The effort started in 2010 at a meeting of community members seeking to boost the number of Pacific Islander and Southeast Asian students attending California State University campuses.
Five years later, Cal State campuses, including Cal Poly Pomona, have trained university students to do outreach as initiative ambassadors and hosted four “Journey to Success” college fairs.
Members of a steering committee representing 17 CSU campuses convened at Kellogg West on Sept. 9 to discuss recent successes with the campaign and brainstorm about how to continue to serve students.
The committee highlighted the four student ambassador trainings for the initiative; the four “Journey to Success” college expos hosted, including one at Cal Poly Pomona; and participation in community events to further outreach efforts as successes in 2014-15. The group is looking to build on their successes in 2015-2016.
The Asian American and Pacific Islander (AAPI) Initiative steering committee is one of four across the CSU targeting specific ethnic populations, says Marisela Cervantes, director of community partnerships at the Office of the Chancellor. AAPI’s committee kicked off first, with the others to follow in the fall.
“These folks are our experts in reaching AAPI students, reaching their families and helping these students to be successful in college,” Cervantes says.
Thavery Lay-Bounpraseuth, coordinator of Cal Poly Pomona’s Asian & Pacific Islander Student Center, said the idea behind the initiative is to reach out to an underserved community.
“It’s to demystify this stereotype of Asian American students being educationally successful, a model minority,” she says. “We are very diverse. There are communities that don’t have access to college.”
Lay-Bounpraseuth understands the struggle all too well. Her family immigrated to the United States from Cambodia when she was 5. Although her two older siblings went to college, her parents didn’t understand how the American university system worked. She learned to be proactive and to ask questions, but many first-generation students aren’t aware of the available resources out there and do not know what questions to ask, she says.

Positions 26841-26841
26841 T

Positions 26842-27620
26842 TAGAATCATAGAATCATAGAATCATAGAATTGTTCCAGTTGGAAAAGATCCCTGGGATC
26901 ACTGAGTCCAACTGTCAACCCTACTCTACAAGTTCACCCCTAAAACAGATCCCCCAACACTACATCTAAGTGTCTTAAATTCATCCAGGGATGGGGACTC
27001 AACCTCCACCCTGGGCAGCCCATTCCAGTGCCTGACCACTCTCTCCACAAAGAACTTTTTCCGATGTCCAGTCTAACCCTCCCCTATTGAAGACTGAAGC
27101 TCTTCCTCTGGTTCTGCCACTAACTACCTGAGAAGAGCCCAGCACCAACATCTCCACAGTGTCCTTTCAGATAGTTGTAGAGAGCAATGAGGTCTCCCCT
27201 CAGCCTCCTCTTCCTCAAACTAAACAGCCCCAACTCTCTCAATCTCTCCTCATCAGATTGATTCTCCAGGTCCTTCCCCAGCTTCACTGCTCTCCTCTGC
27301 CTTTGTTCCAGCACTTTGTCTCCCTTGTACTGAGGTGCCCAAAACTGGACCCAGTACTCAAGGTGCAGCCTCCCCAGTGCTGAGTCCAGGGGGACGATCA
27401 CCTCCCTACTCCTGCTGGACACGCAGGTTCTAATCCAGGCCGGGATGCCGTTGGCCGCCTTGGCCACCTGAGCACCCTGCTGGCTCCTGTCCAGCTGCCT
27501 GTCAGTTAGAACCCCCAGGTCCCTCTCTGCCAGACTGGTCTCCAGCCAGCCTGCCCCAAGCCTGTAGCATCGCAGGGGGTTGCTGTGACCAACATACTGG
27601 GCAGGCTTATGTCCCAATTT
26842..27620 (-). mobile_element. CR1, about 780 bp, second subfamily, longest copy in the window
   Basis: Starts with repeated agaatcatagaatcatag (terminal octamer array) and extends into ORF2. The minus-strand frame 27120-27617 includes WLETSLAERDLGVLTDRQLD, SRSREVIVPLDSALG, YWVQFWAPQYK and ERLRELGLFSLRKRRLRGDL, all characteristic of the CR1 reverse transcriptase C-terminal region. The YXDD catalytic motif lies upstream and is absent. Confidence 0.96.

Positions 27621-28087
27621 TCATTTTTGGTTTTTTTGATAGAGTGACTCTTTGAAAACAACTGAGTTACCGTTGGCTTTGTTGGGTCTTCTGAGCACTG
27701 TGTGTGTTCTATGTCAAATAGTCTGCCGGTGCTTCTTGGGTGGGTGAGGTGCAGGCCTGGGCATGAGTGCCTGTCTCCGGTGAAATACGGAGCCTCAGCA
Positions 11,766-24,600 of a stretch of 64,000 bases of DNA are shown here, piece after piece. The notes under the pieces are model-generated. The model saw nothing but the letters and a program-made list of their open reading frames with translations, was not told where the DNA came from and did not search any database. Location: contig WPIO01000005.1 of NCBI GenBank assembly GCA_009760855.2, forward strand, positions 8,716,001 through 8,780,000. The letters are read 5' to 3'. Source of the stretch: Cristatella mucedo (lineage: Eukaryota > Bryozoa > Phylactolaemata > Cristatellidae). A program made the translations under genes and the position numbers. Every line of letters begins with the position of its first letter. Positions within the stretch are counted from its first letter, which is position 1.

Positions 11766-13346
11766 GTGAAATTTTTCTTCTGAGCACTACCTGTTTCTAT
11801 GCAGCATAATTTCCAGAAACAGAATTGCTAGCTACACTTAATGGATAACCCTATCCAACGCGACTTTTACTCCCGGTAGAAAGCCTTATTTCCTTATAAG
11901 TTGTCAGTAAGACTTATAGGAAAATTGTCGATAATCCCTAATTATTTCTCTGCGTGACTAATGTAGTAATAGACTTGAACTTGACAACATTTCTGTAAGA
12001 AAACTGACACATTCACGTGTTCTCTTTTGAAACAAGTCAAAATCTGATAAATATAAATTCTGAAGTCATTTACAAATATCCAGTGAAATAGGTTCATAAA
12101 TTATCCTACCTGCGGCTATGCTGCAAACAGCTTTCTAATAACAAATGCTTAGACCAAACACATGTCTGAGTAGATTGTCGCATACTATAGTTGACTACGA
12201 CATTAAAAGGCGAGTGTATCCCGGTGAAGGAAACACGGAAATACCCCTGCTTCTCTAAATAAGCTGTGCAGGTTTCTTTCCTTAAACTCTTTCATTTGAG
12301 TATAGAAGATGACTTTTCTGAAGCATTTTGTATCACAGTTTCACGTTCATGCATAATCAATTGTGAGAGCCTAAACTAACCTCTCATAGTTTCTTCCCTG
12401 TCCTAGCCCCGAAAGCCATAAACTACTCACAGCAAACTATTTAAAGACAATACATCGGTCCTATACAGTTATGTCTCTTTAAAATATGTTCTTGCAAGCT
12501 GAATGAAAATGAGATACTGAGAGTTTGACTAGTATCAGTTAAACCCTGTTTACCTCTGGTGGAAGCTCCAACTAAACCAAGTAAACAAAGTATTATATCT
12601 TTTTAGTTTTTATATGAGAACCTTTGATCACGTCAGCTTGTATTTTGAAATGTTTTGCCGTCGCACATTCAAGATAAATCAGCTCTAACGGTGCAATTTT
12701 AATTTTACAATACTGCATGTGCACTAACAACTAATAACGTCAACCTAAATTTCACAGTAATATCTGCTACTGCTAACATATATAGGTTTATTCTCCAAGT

The “Journey to Success” expos the university has hosted, which target grades six through 12 and those attending community college, offer a place where students and their parents can get their questions answered. Cal Poly Pomona also has an ambassador program that trains its students to go to local high schools and share their experiences.
The AAPI started with four campuses in 2010. The decision to focus on Southeast Asian and Pacific Islanders came out of the examination of data from the Early Assessment Test. The exam is administered to 11th graders in California to determine their college readiness in English and math.
The results showed that while some Asian groups scored high on the test, others did not show acceptable levels of proficiency, specifically Samoan, Cambodian, Laotian, Hmong and Guamanian students.
“Asian American educational attainment looks great on the surface, but when you look more closely at the different ethnic groups, you see huge disparities,” Cervantes says. “That’s why this initiative was created. What can we do to help keep these students from slipping through that educational pipeline?”
Cervantes adds that the academic achievement of members of those groups can be difficult to chart because many identify themselves in multiple ethnic categories. Anecdotally, the effort has built stronger ties in the communities, something that contributes to student success, she says.